# The International System of Units (SI) Redefines Kilogram, Ampere and Kelvin

Scientists at the 26th General Conference on Weights and Measures (CGPM) on Friday voted to change the definition of the kilogram as well as three other units of measurement -- the ampere, the kelvin and the mole.

The 26th General Conference on Weights and Measures (CGPM) is taking place in Versailles in November 2018. At this meeting, the CGPM approved a resolution to revise the definitions of the International System of Units, the SI, which is based on the second, the metre, the kilogram, the ampere, the kelvin, the mole and the candela (the SI base units).

Over the last 50 years, scientists have measured constants of nature, such as the speed of light and the Planck constant, with increasing accuracy; indeed the metre was already redefined back in 1983 in terms of the speed of light. The inherent stability of these constants are used for underpinning new definitions of the SI units and preparing the measurement system to meet the future demands of science and technology.

The approved resolution means that SI will be based on seven physical constants, and thus inherently stable. Most notably, this will mark the end of the last remaining physical artefact in the SI system – a cylinder of metal known as the International Prototype of the Kilogram (IPK).

The approach takes physical artefacts out of the equation: the kilogram is still defined by a physical object equal to the mass of the International Prototype of the Kilogram (IPK). But the new revision removes the need for this last artefact.

For the first time, all the definitions will be separate from their realizations: instead of definitions becoming outdated as we find better ways to realize units, definitions will remain constant and future-proof. For example, the ampere is currently defined as "the magnetic force between two wires at a certain distance apart", which means that it uses the realization of a measurement to define it. However, advancements like the advent of the Josephson and quantumHall effects, have revealed better ways of realizing the ampere, making the original approach obsolete.

As part of the Revised SI, the seven base units (second, metre, kilogram, ampere, kelvin, mole and candela) and their corresponding base quantities (time, length, mass, electric current, thermodynamic temperature, amount of substance and luminous intensity) remain unchanged.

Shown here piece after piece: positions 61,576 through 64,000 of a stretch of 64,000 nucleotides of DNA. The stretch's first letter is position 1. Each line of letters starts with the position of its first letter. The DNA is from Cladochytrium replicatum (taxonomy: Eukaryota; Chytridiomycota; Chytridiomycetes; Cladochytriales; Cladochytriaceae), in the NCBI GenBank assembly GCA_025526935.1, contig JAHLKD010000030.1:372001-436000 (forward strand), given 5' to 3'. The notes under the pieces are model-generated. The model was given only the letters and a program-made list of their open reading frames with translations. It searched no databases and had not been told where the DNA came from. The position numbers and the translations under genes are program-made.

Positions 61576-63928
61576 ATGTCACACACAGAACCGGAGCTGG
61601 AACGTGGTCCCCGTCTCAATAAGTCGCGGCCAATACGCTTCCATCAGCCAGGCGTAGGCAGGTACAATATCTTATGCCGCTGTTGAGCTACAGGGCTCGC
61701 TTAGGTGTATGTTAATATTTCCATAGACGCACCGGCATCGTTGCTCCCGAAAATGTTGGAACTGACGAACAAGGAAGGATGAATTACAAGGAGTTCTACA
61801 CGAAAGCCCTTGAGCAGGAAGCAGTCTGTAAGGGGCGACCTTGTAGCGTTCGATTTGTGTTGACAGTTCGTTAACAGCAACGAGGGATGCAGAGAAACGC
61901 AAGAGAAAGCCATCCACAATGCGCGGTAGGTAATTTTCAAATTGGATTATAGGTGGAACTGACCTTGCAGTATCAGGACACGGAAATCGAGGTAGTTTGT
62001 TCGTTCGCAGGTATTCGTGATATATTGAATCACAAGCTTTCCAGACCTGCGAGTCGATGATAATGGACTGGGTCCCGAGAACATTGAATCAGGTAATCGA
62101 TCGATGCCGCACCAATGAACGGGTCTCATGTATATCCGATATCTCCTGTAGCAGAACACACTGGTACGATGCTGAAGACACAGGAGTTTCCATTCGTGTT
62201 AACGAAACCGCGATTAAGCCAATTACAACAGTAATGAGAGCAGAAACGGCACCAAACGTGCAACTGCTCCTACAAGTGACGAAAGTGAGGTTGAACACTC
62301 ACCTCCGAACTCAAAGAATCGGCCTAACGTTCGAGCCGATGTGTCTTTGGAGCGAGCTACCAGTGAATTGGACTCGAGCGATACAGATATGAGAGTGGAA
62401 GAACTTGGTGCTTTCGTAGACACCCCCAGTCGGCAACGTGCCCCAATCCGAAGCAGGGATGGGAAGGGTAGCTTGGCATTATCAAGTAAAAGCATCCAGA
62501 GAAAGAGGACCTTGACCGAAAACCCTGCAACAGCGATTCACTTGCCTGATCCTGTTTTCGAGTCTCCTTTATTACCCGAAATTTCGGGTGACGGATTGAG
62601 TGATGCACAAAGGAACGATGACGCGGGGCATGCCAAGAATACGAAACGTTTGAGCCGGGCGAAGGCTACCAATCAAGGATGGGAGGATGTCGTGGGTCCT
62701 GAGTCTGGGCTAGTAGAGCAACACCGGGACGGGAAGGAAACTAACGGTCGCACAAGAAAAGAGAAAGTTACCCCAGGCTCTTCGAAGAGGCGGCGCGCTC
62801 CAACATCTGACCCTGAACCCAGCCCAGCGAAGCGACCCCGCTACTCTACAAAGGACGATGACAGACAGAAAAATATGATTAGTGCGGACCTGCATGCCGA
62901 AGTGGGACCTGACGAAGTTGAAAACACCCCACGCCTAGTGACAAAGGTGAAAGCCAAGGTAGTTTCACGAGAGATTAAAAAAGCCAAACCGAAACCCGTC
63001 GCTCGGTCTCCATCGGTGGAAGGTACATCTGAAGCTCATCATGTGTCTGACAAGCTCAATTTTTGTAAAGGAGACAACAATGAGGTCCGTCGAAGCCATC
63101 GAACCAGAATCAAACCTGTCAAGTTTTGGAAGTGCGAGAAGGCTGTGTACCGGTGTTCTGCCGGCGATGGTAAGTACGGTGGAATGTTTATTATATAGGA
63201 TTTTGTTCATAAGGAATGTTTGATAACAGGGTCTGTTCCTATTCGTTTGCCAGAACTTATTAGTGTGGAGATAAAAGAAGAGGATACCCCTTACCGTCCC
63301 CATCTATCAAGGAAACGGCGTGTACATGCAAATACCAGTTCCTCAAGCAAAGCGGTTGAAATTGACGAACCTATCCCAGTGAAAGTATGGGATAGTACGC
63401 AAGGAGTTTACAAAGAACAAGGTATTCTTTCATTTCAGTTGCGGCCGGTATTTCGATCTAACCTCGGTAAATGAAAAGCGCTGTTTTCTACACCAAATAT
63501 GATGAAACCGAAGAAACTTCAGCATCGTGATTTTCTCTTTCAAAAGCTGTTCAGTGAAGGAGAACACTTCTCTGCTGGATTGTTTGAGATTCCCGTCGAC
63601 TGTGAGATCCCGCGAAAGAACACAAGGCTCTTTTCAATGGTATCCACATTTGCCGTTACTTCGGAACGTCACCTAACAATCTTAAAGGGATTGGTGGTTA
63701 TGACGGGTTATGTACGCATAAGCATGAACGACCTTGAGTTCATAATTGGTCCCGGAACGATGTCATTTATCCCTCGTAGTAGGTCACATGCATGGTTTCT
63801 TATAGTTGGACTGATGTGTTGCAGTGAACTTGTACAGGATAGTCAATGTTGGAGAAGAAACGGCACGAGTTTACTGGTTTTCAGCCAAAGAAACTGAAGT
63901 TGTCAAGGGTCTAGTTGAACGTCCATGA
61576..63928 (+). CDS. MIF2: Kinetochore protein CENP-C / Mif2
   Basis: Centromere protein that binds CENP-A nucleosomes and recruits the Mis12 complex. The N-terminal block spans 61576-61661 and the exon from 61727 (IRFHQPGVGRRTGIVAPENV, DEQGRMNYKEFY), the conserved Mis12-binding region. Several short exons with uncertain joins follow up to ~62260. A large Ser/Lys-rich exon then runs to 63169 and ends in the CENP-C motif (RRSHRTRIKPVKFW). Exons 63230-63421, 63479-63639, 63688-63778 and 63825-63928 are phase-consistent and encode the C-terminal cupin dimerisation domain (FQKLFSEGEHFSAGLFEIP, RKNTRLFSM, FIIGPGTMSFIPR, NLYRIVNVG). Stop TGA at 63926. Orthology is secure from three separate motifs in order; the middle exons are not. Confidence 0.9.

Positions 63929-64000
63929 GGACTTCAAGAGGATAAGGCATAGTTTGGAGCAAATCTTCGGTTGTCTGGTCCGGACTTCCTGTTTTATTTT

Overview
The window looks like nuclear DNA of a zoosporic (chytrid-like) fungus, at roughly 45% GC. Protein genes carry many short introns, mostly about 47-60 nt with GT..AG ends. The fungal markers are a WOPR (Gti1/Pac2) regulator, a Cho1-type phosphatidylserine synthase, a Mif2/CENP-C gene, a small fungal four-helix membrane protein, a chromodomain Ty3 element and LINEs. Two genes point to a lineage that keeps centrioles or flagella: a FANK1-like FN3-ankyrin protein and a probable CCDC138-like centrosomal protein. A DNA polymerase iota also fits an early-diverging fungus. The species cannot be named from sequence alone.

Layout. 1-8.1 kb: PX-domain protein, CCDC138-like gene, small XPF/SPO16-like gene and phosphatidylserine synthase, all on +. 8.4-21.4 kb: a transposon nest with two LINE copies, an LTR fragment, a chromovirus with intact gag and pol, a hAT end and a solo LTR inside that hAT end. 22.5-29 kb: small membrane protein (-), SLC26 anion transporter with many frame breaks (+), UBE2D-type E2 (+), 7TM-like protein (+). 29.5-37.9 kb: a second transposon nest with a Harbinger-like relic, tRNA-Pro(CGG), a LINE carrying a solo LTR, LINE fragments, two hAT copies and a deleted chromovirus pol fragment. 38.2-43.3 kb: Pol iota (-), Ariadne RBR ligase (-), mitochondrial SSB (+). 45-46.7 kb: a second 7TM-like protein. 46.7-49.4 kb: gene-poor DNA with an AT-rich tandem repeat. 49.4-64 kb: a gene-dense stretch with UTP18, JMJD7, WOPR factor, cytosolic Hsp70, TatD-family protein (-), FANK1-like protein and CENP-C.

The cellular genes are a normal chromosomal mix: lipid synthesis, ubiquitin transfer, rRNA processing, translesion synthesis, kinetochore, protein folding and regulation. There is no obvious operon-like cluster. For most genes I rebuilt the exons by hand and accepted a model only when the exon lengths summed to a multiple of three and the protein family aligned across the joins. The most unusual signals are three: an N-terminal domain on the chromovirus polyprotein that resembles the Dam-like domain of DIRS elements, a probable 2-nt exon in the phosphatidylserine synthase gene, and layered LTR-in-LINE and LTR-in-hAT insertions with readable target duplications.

What is changing is the kilogram (kg), ampere (A), kelvin (K), and mole (mol) - all these units will have new definitions.

- The new definitions affect four of the base units:
- The kilogram in terms of the Planck constant (h)
- The ampere in terms of the elementary charge (e)
- The kelvin in terms of the Boltzmann constant (k)
- The mole in terms of the Avogadro constant (NA)

The kilogram is now defined in terms of the Planck constant. The kilogram can then be realized by any suitable method (for example the Kibble (watt) balance or the Avogadro (X-ray crystal density) method). Users will be able to obtain traceability to the SI from the same sources used at present (the BIPM, national metrology institutes and accredited laboratories).

The value of the Planck constant will be chosen to ensure that there will be no change in the SI kilogram at the time of redefinition. The uncertainties offered by NMIs to their calibration customers will also be broadly unaffected.

The ampere and other electrical units, as practically realized at the highest metrological level, become fully consistent with the definitions of these units. The transition from the 1990 convention to the revised SI will result in small changes to all disseminated electrical units. For the vast majority of measurement users, no action need be taken as the volt will change by about 0.1 parts per million and the ohm will change by even less. Practitioners working at the highest level of accuracy may need to adjust the values of their standards and review their measurement uncertainty budgets.

The kelvin is redefined with no immediate effect on temperature measurement practice or on the traceability of temperature measurements, and for most users, it will pass unnoticed. The redefinition lays the foundation for future improvements. A definition free of material and technological constraints enables the development of new and more accurate techniques for making temperature measurements traceable to the SI, especially at extremes of temperature.

After the redefinition, the guidance on the practical realization of the kelvin supports its world-wide dissemination by describing primary methods for measurement of thermodynamic temperature and equally through the defined scales ITS-90 and PLTS-2000.

The mole is redefined with respect to a specified number of entities (typically atoms or molecules) and will no longer depend on the unit of mass, the kilogram. Traceability to the mole can still be established via all previously employed approaches including, but not limited to, the use of mass measurements along with tables of atomic weights and the molar mass constant Mu. Atomic weights will be unaffected by this change in definition and Mu will still be 1 g/mol, although now with a measurement uncertainty. This uncertainty will be so small that the revised definition of the mole will not require any change to common practice.

On the surface, it will appear that not much has changed. In the same way that if you replaced the decaying foundations of a house with robust new ones, it may not be possible to identify the difference from the surface, but some substantial changes would have taken place to ensure the longevity of the property.

The new definitions will come into practice on World Metrology Day, 20 May 2019.

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